Thursday, June 03, 2010

open and obvious privacy practices

Lately, there's been all sorts of hubbub about use of private information on websites (ahem, Facebook), but it's not really clear what's okay, and what's not okay.

Personally, I don't have a problem with sites using the data I give them as long as they're straightforward and actually Ask me for the data and admit they'll share it. I'll even hand out more extra credit brownie points if they tell me what the plan to do with it. And I'm not talking about linking to legalese privacy policies (maybe 0.5% of visitors to a site have read the privacy policy), it's gotta be up-front and in the main content. For most people, I imagine the feeling of violation comes in when there's perceived deception in data use practices.

For example, if a site says to me, "if you give me your address, I'll show you a list of stores selling fruit in your area", I'm happy to provide my address for that service. I feel comfortable in knowing what is happening with the data I provide, and this transparency gives me comfort.

On the other hand, if the same site doesn't say anything to me and simply infers my location from some sort of browser history sniffing trick, then shows me the same ads, I'll feel a bit violated when I figure out what happened. There are two points of friction in this second scenario: (1) I wasn't asked for the data, and (2) I was unaware of how the data would be used or with whom it would be shared.

Stephanie Clifford of the Times writes an article about sites that are starting to be transparent and straightforward with their data collection and use. When your users enter into a relationship with you knowing well that you intend to use the data they provide, everything works out swimmingly. If you instead just collect the data and later start using it for something new that users catch wind of, they are shocked, feel violated, and you end up in a predicament like Zuckerberg.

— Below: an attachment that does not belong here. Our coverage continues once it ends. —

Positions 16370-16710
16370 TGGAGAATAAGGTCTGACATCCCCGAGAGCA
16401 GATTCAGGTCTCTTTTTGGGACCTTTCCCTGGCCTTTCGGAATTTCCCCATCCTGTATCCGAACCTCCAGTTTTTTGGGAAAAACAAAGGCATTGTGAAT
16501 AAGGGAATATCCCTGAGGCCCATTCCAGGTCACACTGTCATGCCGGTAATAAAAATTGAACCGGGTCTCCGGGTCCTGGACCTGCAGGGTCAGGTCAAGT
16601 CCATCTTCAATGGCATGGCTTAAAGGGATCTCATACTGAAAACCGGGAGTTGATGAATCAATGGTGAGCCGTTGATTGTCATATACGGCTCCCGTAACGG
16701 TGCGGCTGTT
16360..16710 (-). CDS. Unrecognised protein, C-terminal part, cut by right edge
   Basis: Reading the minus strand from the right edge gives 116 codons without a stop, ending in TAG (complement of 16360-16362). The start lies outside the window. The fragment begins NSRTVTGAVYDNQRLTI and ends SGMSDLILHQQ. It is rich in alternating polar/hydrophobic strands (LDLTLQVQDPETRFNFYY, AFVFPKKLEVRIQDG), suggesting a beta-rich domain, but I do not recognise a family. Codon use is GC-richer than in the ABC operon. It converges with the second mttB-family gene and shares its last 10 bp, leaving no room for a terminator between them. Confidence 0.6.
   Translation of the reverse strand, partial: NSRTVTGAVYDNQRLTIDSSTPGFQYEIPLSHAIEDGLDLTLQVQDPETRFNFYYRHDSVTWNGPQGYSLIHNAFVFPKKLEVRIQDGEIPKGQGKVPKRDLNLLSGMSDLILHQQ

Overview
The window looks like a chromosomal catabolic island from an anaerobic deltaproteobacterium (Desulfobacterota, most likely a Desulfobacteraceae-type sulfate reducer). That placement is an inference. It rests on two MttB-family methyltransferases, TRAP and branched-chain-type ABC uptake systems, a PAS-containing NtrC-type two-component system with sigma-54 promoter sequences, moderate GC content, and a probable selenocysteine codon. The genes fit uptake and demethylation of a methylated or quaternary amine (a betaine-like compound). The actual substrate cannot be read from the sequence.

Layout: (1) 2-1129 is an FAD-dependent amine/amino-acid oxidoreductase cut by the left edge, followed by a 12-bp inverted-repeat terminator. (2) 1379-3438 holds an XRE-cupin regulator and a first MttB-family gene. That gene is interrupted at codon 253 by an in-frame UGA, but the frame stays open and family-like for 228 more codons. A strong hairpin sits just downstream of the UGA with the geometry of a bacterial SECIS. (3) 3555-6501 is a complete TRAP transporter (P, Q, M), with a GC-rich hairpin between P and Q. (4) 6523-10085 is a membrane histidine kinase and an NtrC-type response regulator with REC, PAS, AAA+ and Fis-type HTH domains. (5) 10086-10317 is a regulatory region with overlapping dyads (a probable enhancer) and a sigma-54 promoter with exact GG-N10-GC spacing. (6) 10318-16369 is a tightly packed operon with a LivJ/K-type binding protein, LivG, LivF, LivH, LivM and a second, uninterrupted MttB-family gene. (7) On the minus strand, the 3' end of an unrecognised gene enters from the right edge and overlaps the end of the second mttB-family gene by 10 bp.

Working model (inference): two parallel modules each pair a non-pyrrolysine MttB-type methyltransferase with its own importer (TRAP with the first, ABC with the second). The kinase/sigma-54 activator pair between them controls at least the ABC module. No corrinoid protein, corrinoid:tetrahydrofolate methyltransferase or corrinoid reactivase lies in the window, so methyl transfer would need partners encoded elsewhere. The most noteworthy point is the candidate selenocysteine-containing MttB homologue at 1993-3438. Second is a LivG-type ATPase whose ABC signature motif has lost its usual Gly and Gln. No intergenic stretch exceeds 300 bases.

In a few upcoming posts, I'll go more in depth about my thoughts on web privacy. For now I'll conclude with hope that more sites will be upfront and transparent with what they do and will keep descriptions of their privacy-related practices accessible to users--users who armed with an understanding can make an educated choice on whether or not they should be sharing their data.

1 comment:

Michael Coates said...

One big problem I have is that even a site that is transparent with their privacy policy can still change it at a later date. This is similar to the facebook situation. Users joined with expectation X and then the rules changed to Y. At this point the user's data is already present and has been now converted to the new policy - whether or not the user agrees.

A privacy policy is almost like a worthless contract. You evaluate the terms and then enter into a business agreement with the web site. You provide them with your data and in exchange receive their provided service. However, the web site can change the terms at any time whether or not you agree. There is no concept of a breach of contract.

It would be interesting if the privacy policy was considered a legally binding agreement that couldn't be changed without user consent or providing the user an option to completely erase all provided data.